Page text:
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Epilepsy Drugs: The use of anti-epileptic drugs in pregnancy might increase the risk of complications according to a study that has found that three drugs used as standard in the UK might increase the likelihood of conditions such as pre-eclampsia. (Scotsman page 13)

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 Tobacco Display Ban: The Scottish Government’s Tobacco and Primary Medical Services (Scotland) Bill will be discussed by MSPs tomorrow, featuring debate on the promotional retail display of tobacco and a ban on cigarette vending machines that is intended to benefit the young. (Scotsman page 28, Herald)

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 Education

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Class Sizes: The Scottish Government will today effectively abandon its election pledge for maximum class sizes of 18 when it announces a new legal limit of 25. In a keynote speech, education secretary Fiona Hyslop will say that a new statutory maximum of 25 pupils will be introduced. Current regulations put 30 as the maximum per class. (Scotsman page 1, Herald page 1, Courier page 10, BBC, Times page 13)

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 Exam Results: The gap between the best and worst performing local authorities in school examinations is widening, according to statistics published by the Scottish Government. (Scotsman page 5, Herald page 9)

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 Politics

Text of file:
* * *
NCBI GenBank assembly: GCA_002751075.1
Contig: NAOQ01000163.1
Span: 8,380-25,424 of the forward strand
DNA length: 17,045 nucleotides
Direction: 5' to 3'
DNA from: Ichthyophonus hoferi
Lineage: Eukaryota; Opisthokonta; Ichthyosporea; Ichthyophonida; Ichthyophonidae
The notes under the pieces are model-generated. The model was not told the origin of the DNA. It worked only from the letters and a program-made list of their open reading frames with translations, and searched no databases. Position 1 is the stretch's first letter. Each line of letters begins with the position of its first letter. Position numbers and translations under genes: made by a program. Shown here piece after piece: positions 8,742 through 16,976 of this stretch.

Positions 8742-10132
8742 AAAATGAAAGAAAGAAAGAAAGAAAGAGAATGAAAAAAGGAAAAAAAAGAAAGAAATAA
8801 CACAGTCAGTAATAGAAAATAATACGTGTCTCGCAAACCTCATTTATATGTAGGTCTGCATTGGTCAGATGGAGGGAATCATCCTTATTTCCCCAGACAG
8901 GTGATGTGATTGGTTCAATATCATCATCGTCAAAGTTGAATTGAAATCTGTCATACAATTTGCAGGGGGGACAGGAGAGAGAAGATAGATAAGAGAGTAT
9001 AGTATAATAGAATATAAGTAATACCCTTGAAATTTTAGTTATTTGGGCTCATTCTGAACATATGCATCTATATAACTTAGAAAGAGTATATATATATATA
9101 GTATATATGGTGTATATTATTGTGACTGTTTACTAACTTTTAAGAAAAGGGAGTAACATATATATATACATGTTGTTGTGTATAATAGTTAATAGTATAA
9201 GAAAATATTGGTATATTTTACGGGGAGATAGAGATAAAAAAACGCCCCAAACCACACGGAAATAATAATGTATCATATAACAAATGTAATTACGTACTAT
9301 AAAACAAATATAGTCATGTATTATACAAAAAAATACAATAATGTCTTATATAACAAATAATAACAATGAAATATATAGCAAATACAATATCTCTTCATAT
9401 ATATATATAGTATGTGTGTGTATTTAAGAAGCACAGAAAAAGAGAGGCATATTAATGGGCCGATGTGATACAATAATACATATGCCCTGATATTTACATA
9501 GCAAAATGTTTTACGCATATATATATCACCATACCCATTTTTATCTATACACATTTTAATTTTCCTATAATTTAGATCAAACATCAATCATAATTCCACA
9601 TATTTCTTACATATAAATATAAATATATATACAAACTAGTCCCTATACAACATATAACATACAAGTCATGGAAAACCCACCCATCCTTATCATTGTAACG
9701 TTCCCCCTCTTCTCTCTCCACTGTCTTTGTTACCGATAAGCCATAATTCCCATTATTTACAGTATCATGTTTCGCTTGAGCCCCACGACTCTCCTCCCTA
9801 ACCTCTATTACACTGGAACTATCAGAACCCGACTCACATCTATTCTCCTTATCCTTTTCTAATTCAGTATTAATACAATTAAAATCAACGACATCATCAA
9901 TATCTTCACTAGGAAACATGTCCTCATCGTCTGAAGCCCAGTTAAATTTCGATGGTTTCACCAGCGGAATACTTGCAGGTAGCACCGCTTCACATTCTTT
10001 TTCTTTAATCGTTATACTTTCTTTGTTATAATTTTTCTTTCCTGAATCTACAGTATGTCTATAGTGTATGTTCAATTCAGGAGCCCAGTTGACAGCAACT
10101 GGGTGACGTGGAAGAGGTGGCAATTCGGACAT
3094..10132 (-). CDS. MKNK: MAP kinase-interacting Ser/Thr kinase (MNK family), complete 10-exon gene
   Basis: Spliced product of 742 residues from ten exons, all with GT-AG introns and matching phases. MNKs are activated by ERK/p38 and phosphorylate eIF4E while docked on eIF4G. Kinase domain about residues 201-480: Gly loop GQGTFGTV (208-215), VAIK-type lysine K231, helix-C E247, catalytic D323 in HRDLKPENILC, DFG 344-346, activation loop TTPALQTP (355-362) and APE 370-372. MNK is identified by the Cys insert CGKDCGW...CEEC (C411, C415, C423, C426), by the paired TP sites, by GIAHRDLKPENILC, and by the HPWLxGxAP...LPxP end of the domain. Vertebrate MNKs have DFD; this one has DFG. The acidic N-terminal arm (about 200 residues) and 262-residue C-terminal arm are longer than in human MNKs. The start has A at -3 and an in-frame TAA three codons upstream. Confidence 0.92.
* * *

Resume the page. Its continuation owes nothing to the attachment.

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Lib Dem MSPs: The Liberal Democrat leadership has warned its own MSPs not to discuss their views on an independence referendum with the press amid claims that a growing number support the idea. The party\’s 16 MSPs were e-mailed by chief whip Mike Rumbles yesterday and told not to speak to the media about their views until they had first cleared them with headquarters. (Scotsman page 6, Herald page 6, Times page 3, Daily Telegraph page 2)

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 Lockerbie: The release of the Lockerbie bomber on compassionate grounds is to be investigated by a Holyrood committee. This announcement comes after Justice Secretary Kenny MacAskill took the controversial decision last month to release Abdelbaset Ali Mohmed al Megrahi, who is suffering from terminal cancer. (Scotsman page 9, Herald page 5, Press and Journal page 16, Courier page 9, BBC, STV, Times page 4)

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 Public Bodies: Proposals to give ministers more powers over public bodies have been fiercely criticised at Holyrood. The criticism came from a legal expert who said provisions in legislation proposed by the Scottish Government were a constitutional step too far. (Scotsman page 12)

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 NATO Summit: Hard-line protesters planning to mount a major protest at a NATO summit in Scotland\’s capital have launched a DIY-guide to sabotaging the event. (Scotsman page 14)

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 Military Hero: The latest British soldier killed in Afghanistan had received one of the nation\’s highest awards for gallantry. (Scotsman page 1, Herald page 1, Times page 8, Press and Journal page 1, Courier page 1, STV)

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 Trident: Gordon Brown will today signal his readiness to scale back Britain’s Trident nuclear deterrent as part of an international deal to cut the world’s nuclear arsenal. The Prime Minister is expected to tell world leaders meeting this week at the United Nations in New York that he is prepared to consider cutting the UK’s fleet of Trident missile-carrying submarines from four to three. (Scotsman page 2, Herald page 1, Press and Journal page 8, Courier page 12, BBC, STV, Times page 1, Daily Telegraph page 1, Financial Times page 1)